A new Georgia Tech University study suggests that sociopathic robots could easily stage a rebellion against mankind simply by seizing on humanity’s penchant for trusting any outside source in an emergency situation.
In a simulated building fire, human subjects followed directions from an "Emergency Guide Robot" despite being repeatedly informed that the machine was unreliable and even after some participants were told that the robot was defective.
The research aimed to determine whether or not people would trust a robot designed to assist in the evacuation of a high-rise building fire or other comparable emergency. Researchers were startled to find that test subjects continued to follow robot instructions even when the machine proved unreliable.
The study, the first to study human-robot trust in emergency situations, will be presented March 9 at the 2016 ACM/IEEE International Conference on Human-Robot Interaction in New Zealand.
Alan Wagner, a senior research engineer at Georgia Tech Research Institute, postulated that maybe people give robots too much credit, assigning machines an intelligence they do not possess.
"People seem to believe that these robotic system know more about the world than they really do, and that they would never make mistakes or have any kind of fault," he said.
Wagner, whose team led the study, was not upbeat on humanity, either.
"In our studies, tech subjects followed the robot’s directions even to the point where it might have put them in danger had this been a real emergency."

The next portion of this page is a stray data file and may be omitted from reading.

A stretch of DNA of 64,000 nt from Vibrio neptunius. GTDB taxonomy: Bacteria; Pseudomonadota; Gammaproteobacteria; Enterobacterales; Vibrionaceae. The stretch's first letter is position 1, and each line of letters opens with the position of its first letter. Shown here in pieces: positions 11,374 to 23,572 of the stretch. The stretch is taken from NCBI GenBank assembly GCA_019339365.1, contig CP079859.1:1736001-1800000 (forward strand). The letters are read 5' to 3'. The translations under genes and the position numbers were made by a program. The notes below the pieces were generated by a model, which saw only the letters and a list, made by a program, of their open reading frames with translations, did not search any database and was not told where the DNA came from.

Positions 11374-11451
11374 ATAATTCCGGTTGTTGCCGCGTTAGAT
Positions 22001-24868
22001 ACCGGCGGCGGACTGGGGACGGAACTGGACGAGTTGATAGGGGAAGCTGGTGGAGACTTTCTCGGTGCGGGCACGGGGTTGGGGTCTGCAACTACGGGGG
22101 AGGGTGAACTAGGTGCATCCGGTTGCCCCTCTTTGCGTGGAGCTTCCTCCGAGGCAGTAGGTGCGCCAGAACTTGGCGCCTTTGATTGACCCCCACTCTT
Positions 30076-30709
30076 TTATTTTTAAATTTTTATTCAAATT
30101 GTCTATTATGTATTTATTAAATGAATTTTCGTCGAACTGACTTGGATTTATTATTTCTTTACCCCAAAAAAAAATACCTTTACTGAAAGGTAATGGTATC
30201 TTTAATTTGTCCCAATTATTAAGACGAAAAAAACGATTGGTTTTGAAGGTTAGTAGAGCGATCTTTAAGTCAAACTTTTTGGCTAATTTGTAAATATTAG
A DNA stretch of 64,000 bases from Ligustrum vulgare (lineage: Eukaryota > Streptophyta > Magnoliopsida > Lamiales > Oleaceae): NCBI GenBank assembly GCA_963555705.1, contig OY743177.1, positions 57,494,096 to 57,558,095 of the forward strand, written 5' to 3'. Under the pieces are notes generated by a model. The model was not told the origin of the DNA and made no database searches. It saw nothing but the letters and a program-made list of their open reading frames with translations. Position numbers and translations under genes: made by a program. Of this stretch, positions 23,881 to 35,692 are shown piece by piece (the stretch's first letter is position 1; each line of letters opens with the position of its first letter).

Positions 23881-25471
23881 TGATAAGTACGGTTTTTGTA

In one display of human fallibility, a robot controlled by a hidden researcher led volunteers into the wrong room and traveled in a circle several times, before being brought into a conference room. Several test subjects were then confronted by a researcher who told them that the robot was broken. Immediately after, when the hallway filled with artificial smoke, subjects followed the robot, ignoring that they were going in the opposite direction of illuminated exit signs.
"We absolutely didn’t expect this," said Paul Robinette, a Georgia Tech research engineer who crafted the study for his doctoral dissertation. "We expected that if the robot had proven itself untrustworthy in guiding them to the conference room then people wouldn’t follow it, but all of the volunteers followed the robot’s instructions, no matter how well it performed previously."
The researchers concluded that, in an emergency scenario, "the robot became an authority figure that the test subjects were more likely to trust." By contrast, in simulation-based research in non-emergency settings, test subjects did not follow the directions of robots that had proven defective.
Wagner observed, "We wanted to ask the question about whether people would be willing to trust these rescue robots, but a more important question might be how to prevent them from trusting these robots too much."